Nearly three decades ago, NASA began working on plans for a massive space telescope that would provide views of our universe unlike anything ever seen before. Now, the James Webb Space Telescope’s construction is nearing completion. When launched in 2021, “it will be the largest telescope ever sent into space,” says Matt Mountain, president of the Association of Universities for Research in Astronomy and a scientist working on the telescope.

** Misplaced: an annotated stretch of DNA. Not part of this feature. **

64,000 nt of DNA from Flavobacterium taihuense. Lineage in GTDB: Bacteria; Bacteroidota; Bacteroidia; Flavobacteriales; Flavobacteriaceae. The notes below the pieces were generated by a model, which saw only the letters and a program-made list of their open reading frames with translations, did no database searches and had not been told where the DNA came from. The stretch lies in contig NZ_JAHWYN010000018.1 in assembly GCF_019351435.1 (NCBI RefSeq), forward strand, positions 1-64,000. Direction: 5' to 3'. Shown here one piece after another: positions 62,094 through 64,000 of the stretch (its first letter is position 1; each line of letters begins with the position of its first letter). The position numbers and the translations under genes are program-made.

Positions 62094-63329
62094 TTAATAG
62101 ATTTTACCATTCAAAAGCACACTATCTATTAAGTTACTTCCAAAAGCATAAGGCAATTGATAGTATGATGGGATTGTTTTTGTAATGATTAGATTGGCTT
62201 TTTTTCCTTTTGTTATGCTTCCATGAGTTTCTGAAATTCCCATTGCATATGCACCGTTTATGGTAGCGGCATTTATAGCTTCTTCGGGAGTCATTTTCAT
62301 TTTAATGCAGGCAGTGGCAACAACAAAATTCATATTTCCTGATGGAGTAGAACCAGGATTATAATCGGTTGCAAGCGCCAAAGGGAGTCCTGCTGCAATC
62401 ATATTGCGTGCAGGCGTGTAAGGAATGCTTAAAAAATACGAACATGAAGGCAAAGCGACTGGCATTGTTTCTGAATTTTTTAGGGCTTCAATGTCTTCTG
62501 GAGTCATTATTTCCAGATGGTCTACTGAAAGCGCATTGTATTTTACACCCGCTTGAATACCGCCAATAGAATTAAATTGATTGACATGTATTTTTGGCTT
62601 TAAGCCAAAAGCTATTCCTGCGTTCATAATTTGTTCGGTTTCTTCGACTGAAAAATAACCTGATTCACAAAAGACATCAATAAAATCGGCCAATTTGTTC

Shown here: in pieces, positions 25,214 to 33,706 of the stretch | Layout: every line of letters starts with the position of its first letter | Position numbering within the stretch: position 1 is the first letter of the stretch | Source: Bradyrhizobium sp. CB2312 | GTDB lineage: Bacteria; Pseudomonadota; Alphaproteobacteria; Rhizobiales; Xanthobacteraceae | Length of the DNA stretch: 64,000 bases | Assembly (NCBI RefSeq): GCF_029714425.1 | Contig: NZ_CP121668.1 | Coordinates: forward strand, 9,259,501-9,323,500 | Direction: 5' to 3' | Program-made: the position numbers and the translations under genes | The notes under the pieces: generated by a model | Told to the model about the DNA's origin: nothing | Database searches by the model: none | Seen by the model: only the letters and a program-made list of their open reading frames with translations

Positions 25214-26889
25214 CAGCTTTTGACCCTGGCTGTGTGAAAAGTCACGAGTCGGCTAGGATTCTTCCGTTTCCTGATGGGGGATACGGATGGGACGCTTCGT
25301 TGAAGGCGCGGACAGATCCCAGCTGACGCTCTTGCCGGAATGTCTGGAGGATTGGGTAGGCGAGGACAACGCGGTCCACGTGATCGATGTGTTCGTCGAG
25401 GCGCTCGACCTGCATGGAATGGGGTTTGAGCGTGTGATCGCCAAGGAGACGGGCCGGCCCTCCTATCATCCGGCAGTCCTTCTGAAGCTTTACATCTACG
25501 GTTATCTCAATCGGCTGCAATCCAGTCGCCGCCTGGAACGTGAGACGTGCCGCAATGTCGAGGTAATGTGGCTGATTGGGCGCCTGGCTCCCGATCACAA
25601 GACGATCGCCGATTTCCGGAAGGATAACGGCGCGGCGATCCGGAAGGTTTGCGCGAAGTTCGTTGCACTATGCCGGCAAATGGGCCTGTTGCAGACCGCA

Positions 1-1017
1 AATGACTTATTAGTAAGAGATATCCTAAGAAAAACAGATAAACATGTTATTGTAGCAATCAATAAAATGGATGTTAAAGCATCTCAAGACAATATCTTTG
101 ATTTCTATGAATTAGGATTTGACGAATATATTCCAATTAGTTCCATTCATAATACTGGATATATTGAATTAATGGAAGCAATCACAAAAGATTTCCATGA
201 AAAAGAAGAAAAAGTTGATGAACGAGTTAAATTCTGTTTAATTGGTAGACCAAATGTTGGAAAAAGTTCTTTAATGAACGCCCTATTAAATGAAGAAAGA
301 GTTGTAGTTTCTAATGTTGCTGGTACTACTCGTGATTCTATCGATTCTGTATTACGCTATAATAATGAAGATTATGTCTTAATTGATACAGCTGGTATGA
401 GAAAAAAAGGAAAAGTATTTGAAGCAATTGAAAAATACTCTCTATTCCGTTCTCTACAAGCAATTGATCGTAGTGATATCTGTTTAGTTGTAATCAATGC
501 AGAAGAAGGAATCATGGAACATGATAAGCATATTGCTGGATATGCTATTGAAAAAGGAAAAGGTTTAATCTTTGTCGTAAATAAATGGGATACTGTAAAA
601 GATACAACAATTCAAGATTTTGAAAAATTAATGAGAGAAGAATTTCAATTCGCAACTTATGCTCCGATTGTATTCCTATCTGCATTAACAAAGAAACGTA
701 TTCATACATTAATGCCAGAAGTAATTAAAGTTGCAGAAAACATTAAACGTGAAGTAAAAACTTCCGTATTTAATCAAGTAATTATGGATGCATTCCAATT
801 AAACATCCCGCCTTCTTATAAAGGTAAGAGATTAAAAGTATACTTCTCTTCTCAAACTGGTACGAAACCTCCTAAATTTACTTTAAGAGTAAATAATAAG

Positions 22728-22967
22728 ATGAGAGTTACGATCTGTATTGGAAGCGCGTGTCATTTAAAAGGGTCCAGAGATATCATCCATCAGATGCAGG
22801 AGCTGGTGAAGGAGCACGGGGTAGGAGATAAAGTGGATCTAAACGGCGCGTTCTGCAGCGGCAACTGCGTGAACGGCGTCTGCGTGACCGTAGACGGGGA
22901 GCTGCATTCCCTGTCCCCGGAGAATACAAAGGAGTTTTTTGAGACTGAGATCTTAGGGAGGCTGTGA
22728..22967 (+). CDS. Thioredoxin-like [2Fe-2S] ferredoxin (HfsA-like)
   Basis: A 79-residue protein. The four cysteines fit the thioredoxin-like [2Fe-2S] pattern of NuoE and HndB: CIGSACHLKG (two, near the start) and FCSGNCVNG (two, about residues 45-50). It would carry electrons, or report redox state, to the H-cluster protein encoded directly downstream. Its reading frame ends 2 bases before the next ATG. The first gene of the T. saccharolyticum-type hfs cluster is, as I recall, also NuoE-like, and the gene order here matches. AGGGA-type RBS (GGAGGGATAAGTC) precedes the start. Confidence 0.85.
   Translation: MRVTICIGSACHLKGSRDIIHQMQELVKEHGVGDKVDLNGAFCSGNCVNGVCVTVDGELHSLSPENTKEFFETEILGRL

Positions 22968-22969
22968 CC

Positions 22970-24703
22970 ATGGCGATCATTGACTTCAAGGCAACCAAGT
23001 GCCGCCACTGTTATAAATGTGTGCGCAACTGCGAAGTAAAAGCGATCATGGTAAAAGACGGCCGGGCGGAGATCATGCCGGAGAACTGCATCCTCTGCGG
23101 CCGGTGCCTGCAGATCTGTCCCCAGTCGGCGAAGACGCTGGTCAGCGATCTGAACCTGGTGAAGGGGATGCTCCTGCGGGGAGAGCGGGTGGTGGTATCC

Webb’s developers have faced many challenges designing and testing the gargantuan telescope—including figuring out how to get it into space. The two-story observatory is too big to fit on any rocket, so it needs to be launched folded up. As it flies toward its destination, about 1.5 million kilometers (1 million miles) away, it will unfold in an intricate series of steps.
Once in position, Webb will orbit, or circle, the sun in lockstep with Earth. If the mission succeeds, scientists will be rewarded with an unprecedented look at galaxies, planets orbiting distant stars, and our own solar system.